The distinction everyone seems to be talking about here, without using the right terminology, is between descriptive grammar and prescriptive grammar. Basically, descriptive grammar aims to take utterances of speakers of the language and uncover the rules underlying those utterances, while prescriptive grammar aims to provide rules and guidelines for producing those utterances.
So, your student was completely right in observing how native speakers will use 'which'. From a descriptive grammar standpoint, it's not syntactically wrong. In fact, it's pretty much impossible for a speaker of a language to come up with a sentence that's syntactically wrong as long as it's understood by other speakers. From a prescriptive grammar standpoint, whether or not that's syntactically correct depends on which grammar rules you're subscribing to.
As for your hyphen issue, English is very resistant to word pairs becoming compound words. First the word pair needs to enter common usage, then the hyphen is introduced, and eventually, the hyphen is removed. This is in contrast to other languages which add compound words very easily. If English was more like those languages, the whole thing would probably be a single word by now ('parttimejob'). 'part time' is currently in a period of transition between being a common word pair and being hyphenated, so there's a little bit of ambiguity right now. From a descriptive grammar standpoint, the writer should just use whatever comes naturally, and that will reflect how far that word pair is in becoming a compound word. From a prescriptive grammar standpoint, the writer should use whatever the grammar they're following dictates.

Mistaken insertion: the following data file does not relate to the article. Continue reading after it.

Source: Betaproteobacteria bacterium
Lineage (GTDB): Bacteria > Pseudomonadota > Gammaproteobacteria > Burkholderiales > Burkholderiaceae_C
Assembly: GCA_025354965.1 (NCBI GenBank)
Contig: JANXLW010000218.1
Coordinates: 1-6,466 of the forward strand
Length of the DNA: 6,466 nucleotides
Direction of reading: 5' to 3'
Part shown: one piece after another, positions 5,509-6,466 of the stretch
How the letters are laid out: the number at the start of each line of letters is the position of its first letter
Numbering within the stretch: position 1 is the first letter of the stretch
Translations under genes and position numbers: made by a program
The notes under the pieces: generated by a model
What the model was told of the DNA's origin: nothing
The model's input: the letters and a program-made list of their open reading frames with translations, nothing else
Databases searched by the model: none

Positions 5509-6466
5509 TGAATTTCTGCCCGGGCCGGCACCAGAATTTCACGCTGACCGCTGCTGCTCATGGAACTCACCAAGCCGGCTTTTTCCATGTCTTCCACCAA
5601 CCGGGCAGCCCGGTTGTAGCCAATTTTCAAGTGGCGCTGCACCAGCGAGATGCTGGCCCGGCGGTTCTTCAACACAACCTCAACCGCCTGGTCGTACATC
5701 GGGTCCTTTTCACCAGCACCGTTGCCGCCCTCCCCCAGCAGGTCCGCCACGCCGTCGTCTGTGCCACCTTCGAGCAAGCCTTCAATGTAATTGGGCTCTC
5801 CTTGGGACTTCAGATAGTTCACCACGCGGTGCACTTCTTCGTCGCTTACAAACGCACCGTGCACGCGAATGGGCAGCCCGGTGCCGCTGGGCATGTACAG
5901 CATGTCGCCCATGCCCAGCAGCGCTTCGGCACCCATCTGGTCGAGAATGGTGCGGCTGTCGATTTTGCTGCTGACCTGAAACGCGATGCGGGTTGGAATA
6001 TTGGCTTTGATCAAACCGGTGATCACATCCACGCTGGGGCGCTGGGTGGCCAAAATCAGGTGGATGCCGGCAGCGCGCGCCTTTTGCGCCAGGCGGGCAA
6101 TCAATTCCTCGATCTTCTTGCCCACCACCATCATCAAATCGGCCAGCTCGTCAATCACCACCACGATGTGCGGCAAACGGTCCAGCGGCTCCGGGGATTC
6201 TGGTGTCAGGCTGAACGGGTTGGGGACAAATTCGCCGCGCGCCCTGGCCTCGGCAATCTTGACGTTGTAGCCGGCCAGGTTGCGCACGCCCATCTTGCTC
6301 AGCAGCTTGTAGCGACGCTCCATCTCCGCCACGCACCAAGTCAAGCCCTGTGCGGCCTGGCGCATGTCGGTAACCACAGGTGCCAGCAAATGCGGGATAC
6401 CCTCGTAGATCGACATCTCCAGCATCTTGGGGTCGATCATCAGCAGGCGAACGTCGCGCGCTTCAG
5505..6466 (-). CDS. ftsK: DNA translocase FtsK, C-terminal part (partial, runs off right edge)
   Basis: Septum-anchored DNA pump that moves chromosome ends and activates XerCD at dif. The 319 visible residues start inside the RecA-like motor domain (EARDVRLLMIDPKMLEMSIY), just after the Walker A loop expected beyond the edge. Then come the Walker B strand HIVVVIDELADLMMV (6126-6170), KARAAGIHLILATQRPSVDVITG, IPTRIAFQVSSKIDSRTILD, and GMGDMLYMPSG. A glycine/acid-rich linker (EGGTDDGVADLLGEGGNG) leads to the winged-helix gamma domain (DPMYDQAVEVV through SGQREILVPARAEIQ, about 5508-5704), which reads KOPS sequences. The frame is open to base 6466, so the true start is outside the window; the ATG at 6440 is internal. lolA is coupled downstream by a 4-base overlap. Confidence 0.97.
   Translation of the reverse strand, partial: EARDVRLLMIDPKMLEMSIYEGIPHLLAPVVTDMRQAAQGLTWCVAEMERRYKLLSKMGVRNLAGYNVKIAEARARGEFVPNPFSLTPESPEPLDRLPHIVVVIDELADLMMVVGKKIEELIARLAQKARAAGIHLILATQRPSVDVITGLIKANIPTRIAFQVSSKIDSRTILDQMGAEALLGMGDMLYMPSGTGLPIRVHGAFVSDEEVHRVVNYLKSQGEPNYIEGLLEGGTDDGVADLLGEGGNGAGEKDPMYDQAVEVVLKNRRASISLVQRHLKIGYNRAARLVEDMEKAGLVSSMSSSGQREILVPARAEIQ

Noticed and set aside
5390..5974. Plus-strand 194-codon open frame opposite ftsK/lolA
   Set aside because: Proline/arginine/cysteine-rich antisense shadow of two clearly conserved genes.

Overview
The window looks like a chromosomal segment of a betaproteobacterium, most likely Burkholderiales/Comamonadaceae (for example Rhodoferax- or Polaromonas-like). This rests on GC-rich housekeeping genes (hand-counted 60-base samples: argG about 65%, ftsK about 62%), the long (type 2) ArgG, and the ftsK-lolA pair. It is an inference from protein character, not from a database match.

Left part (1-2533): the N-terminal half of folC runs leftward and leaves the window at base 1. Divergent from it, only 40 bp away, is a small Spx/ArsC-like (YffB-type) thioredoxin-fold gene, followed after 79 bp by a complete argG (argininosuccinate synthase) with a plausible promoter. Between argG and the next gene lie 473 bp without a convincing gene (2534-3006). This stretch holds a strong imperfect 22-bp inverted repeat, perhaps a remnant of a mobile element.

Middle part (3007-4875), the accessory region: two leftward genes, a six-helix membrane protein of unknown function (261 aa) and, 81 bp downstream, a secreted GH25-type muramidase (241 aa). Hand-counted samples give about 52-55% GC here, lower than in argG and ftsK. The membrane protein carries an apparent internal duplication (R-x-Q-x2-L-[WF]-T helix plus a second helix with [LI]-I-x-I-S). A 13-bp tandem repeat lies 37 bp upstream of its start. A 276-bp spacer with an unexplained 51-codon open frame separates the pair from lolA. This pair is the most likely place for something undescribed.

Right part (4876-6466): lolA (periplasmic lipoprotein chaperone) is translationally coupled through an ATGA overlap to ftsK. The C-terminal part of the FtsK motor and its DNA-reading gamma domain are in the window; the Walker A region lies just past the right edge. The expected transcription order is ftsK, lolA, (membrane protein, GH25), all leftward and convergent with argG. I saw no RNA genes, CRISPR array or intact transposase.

It seems you're teaching a prescriptive grammar for the purposes of helping them succeed in academia. Perhaps it might help if you explain the difference between descriptive and prescriptive grammar and explain why you're teaching the prescriptive grammar and why academic writing is the way it is. Not everything can be explained by written vs spoken language and by the explanation that written language needs to be more unambiguous. I mean, a written letter to your mom doesn't have nearly as many of the requirements of writing for an academic journal. While plenty of it is to reduce ambiguity, a lot of it really just is by convention. Some of that convention seems to be kind of pointless, and in terms of producing understandable writing today, it's totally unnecessary. But convention, itself, can be useful. It prevents written texts within a community from going through the constant changes fluctuations everyday speech goes through, and only lets in the major changes the language. In other words, it's more stable. When reading a paper from decades ago, you don't need to be familiar with all of the language trends from that time. No need to know what 'groovy' means or whatever other terms and phrases they were using back then that never caught on in the long run. Additionally, by having a standard, it makes your writing more accessible to speakers of a variety of dialects of English. It means everybody will need to learn how to conform to the standard, but the benefit is that they don't need to struggle to understand the writer's strange writing style every time they read a new paper - they only need to learn ONE variation of English. Speech patterns and spelling rules that are wide-spread enough and used consistently enough will eventually make it into the standard. These properties are really important in academia, so that's why they use their writing conventions.